A website from UGA Cooperative Extension

by Jane Walsh, Fulton County Master Gardener Extension Volunteer

This article is part of Garden Buzz, a series from Appen Media and the North Fulton Master Gardeners, where rotating columnists explore horticulture topics like herbs, insects, and wildlife conservation. Find all Garden Buzz articles here.

Tucked away in the lush woodlands of historic Roswell, Georgia, lies an elegant home with a rich history, built by the Smiths, one of Roswell’s founding families. In 1838, the Smith family, along with 30 of their enslaved individuals, left behind two struggling plantations on the Georgia coast to start anew with 300 acres of cotton farmland north of the Roswell Square. Their home, crafted by the hands of enslaved labor in 1845, has been preserved through three generations of the Smith family and now stands as a museum open to the public.

Over the span of 160 years, the Archibald Smith Plantation weathered the passage of time, remaining steadfast as the once-small mill village of Roswell transformed into a thriving metropolitan suburb. The Smiths’ two-story farmhouse, meticulously preserved, stands alongside various outbuildings, including servants’ quarters, a cookhouse, a smokehouse, a corn crib, a barn, a carriage house, a well, and a spring house.

Top left: Master gardeners working at the Smith Plantation; Top middle: Path down to the stream with stone benches; Top right: Eastern tiger swallowtail butterfly with Asclepias tuberosa; Middle: Red cardinal flowers and ferns; Bottom left: A goldfinch with echinacea and rudbeckia; Bottom middle: The Archibald Smith Plantation Home, a historic house in Roswell, Georgia; Bottom right: A common button bush with an Eastern tiger swallowtail butterfly on it.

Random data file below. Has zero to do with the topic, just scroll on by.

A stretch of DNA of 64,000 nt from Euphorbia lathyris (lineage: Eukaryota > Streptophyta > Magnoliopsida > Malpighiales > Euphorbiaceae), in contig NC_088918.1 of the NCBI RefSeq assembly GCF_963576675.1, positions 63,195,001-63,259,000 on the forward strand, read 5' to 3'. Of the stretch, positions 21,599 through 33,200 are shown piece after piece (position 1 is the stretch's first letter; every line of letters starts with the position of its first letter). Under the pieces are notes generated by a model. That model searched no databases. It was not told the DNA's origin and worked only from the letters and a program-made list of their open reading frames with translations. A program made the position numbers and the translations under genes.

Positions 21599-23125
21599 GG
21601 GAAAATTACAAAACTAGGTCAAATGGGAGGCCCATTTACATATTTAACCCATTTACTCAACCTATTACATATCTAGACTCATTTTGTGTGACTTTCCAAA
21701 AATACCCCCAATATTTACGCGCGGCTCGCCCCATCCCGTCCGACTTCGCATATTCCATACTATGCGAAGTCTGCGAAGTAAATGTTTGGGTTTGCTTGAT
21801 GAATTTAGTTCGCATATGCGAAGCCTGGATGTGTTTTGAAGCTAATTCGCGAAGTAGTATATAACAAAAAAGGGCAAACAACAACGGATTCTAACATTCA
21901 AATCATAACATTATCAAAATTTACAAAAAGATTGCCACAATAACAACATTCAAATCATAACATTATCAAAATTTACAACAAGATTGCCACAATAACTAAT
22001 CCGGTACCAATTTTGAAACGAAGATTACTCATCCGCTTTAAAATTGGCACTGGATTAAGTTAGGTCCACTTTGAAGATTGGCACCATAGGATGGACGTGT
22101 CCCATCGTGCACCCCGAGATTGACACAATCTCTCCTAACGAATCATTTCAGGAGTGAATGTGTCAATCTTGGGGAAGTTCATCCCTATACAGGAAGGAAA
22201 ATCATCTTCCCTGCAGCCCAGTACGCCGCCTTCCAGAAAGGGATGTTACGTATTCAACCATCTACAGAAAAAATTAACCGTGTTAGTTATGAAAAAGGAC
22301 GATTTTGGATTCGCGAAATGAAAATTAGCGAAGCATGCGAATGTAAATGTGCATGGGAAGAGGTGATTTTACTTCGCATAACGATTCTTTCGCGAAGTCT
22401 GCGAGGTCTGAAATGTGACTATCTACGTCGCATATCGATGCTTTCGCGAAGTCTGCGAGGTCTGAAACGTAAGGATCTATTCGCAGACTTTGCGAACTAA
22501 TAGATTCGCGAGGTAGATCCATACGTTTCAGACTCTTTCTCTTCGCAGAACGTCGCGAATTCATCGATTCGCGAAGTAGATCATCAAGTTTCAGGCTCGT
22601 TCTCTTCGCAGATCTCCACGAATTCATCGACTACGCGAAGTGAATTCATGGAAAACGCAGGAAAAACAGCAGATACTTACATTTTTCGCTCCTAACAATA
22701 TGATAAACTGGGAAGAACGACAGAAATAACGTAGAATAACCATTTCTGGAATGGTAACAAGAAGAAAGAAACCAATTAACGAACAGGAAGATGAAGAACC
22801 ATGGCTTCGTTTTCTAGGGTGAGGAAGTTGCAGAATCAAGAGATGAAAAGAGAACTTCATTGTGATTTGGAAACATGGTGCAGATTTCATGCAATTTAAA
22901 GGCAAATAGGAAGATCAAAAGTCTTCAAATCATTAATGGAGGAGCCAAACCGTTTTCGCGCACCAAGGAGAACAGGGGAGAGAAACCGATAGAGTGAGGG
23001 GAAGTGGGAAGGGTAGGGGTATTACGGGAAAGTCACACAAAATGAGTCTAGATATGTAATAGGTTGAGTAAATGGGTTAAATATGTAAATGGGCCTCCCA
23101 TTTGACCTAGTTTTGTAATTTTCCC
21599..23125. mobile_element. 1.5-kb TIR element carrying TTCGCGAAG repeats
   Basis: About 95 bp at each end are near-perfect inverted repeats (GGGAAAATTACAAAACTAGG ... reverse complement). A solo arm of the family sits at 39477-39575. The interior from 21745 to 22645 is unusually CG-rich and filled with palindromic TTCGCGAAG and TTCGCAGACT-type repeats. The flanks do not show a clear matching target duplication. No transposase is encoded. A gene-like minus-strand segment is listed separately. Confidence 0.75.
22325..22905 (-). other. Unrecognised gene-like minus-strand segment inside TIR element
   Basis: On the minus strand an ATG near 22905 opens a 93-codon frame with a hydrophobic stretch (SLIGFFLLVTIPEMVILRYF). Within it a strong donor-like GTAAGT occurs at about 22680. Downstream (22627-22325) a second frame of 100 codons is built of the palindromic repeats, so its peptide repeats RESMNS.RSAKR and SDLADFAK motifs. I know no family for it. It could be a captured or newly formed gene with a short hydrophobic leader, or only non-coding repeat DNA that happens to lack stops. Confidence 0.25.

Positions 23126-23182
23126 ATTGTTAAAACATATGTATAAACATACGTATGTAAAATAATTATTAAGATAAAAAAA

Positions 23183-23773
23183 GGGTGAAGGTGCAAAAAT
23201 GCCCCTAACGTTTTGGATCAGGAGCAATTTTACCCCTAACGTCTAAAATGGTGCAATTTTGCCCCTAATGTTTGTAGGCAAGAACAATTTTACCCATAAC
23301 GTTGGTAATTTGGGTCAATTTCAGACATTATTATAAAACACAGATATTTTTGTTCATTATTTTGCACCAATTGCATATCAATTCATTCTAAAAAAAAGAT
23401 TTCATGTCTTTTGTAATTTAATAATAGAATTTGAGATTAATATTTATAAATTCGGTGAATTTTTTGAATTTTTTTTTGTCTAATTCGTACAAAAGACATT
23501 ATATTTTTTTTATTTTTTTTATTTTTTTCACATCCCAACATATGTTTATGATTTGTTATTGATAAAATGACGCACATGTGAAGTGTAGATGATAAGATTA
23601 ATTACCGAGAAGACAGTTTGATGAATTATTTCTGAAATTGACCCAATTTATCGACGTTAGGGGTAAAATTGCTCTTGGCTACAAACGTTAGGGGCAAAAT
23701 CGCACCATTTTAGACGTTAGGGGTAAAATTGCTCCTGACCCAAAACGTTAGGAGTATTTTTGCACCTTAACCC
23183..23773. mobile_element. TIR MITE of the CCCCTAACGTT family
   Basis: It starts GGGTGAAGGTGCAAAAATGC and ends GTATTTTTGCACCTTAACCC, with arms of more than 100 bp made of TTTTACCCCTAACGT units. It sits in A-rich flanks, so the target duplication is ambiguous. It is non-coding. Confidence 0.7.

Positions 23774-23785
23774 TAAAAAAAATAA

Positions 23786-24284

Since August 14, 2001, the Archibald Smith Plantation Home has been an official demonstration project of the North Fulton Master Gardeners and UGA Extension Fulton County. Located in the heart of Roswell at 935 Alpharetta Street, this eight-acre former terraced cotton plantation, with the Smith Home and its surrounding grounds, stands as an exceptional example of architectural, cultural, and historical interpretation in the region. The primary focus of the Master Gardener project has been the restoration and maintenance of approximately two acres of native woodland adjacent to the main house. This area encompasses a spring, the original stone Spring House, and two streams. NFMG volunteers have been dedicated to replanting and preserving this woodland.

Over time, non-native trees, shrubs, bulbs, and flowering plants had either invaded or been intentionally introduced to the woodland. Consequently, the project’s ultimate goal is to have the woodland certified by the Georgia Native Plant Society, earning the Gold Native Plant Habitat Award. To date, the site has achieved the Silver Native Plant Habitat Award from GNPS.

After more than twenty years of devoted work, the area now features well-maintained stone-lined pathways, a labyrinth, and an array of native plants, shrubs, and ferns. Several stone benches provide peaceful spots for reflection. Volunteer activities span a wide spectrum, from planting new native species to weeding, watering, and tending to existing plantings. The project also involves the cleaning and upgrading of the stream banks, the rejuvenation/restoration of stream bridges, and the monitoring of the historical stone wall on the far side of the Spring, which was initially restored by a Master Gardener.